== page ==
When I heard about a prequel series to Philip K. Dick’s “Do Androids Dream of Electric Sheep?” I rolled my eyes and told myself I’d check out the first issue to see how awful it would be. Do I feel a judgmental idiot now… “Dust to Dust” has told an entertaining and interesting story within the world of Dick’s novel without redefining that world or simply repeating what Dick wrote. It fits into that world, expanding upon it, without creating an internal conflict or departure from what made the book so interesting. Roberson writes a story that provides a different take on the androids in this world, while fitting it into a familiar story.
The android-hunting android Charlie Victor finally comes face to face with his prey in a situation where he’s outnumbered and responsible for human lives that his fellow androids want to kill. Since the rogue androids have put into place a plan to kill everyone in the city with the goal of, then, moving onto another city, the manner in which Victor stops them is surprising and a definite case of lateral thinking. It’s not a solution that seems immediately obvious until it happens. As is the manner in which Victor gains the upper hand: by giving the ‘leader’ (as there are no leaders in the group) of the androids feelings through an EMP to the skull.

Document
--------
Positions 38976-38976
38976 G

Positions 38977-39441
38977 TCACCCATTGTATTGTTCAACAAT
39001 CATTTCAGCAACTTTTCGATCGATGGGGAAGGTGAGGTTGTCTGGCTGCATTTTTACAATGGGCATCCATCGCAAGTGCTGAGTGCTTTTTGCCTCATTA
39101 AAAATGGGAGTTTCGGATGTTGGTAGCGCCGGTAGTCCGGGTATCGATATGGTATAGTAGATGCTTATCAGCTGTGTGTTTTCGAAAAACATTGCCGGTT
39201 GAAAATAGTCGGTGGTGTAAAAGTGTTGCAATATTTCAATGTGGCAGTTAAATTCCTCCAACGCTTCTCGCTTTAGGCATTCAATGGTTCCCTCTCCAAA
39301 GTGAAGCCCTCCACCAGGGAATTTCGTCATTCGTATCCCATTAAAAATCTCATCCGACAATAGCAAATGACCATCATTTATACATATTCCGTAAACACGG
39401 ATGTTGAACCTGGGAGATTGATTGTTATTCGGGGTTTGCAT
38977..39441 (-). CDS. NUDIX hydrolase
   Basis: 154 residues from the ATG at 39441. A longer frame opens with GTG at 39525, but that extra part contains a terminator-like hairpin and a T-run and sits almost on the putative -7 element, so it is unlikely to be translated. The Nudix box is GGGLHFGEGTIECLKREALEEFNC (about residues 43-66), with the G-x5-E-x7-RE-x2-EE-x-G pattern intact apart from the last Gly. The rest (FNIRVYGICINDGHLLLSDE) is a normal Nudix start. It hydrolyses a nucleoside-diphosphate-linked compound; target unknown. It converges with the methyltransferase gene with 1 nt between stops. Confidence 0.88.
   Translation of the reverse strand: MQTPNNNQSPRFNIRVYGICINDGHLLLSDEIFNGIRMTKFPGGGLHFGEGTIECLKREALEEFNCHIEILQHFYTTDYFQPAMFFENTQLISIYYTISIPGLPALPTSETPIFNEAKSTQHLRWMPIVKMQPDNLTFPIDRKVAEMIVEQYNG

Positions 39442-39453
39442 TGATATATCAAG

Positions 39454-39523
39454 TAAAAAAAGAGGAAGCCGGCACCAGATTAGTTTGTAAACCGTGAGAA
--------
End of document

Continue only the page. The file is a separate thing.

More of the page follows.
The series has revolved around emotions and, through Malcolm Reed, we’ve seen how powerful and painful they can be. That Victor uses emotions as a weapon is a natural extension of ideas raised already in the story. If emotions set humans apart from androids and emotions make humans weak, what better weapon to use against androids?
Robert Adler has been a revelation in this series, delivering bold and energetic art with scratchy lines and a strong control. Sometimes, artists who use a rougher, sketchier style seem to do so with abandon, just tossing lines on the page, hoping they add up to something, but Adler keeps his lines restrained to a degree. They have a loose quality and serve the story and aesthetics all at the same time.
If he has a weakness, it’s his inability to depict visual emotions well. He doesn’t present the emotive qualities of faces with any nuance or subtlety, it’s all over-the-top. While that makes sense for Reed or the android given emotions as each are overwhelmed by emotion, for the other characters, it comes off as a bit abrasive.
Fans of Dick’s novel should definitely track down “Dust to Dust,” a story that fits into that world perfectly and delivers a strong, surprising conclusion with this issue. Personally, I’d like to see Roberson return to the surviving characters, especially Reed, that’s how much I liked this series.